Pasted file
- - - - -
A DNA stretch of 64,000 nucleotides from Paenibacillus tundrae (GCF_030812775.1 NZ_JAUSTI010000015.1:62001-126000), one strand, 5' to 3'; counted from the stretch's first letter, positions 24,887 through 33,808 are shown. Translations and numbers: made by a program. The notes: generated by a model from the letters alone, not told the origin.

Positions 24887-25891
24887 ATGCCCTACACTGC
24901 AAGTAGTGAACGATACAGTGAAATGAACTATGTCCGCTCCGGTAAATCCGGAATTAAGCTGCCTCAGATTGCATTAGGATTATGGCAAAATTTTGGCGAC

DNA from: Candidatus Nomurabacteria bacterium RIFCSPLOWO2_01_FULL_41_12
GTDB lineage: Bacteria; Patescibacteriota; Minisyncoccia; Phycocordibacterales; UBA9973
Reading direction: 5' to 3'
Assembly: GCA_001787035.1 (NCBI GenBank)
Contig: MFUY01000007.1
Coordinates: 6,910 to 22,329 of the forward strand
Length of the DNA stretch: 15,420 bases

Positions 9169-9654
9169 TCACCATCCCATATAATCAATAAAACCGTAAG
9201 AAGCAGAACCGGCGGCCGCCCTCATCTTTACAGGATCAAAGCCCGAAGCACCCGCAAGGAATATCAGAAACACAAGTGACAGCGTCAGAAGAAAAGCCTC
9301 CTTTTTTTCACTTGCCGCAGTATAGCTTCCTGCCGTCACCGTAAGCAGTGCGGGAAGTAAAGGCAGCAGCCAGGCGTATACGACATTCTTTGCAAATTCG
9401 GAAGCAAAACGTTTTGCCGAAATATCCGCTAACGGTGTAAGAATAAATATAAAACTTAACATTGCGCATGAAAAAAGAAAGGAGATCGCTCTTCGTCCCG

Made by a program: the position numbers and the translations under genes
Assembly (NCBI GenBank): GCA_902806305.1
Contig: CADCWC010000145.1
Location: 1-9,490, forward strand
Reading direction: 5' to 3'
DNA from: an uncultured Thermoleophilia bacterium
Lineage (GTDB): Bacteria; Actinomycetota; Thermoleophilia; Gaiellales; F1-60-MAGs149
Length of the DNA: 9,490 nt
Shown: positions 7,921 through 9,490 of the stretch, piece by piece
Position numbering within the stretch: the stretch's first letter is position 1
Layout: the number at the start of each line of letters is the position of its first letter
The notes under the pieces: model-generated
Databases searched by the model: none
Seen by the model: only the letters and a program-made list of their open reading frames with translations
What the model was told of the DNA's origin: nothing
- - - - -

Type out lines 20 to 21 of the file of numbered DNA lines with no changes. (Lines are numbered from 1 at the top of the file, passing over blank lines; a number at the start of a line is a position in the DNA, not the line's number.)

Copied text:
Location: 1-9,490, forward strand
Reading direction: 5' to 3'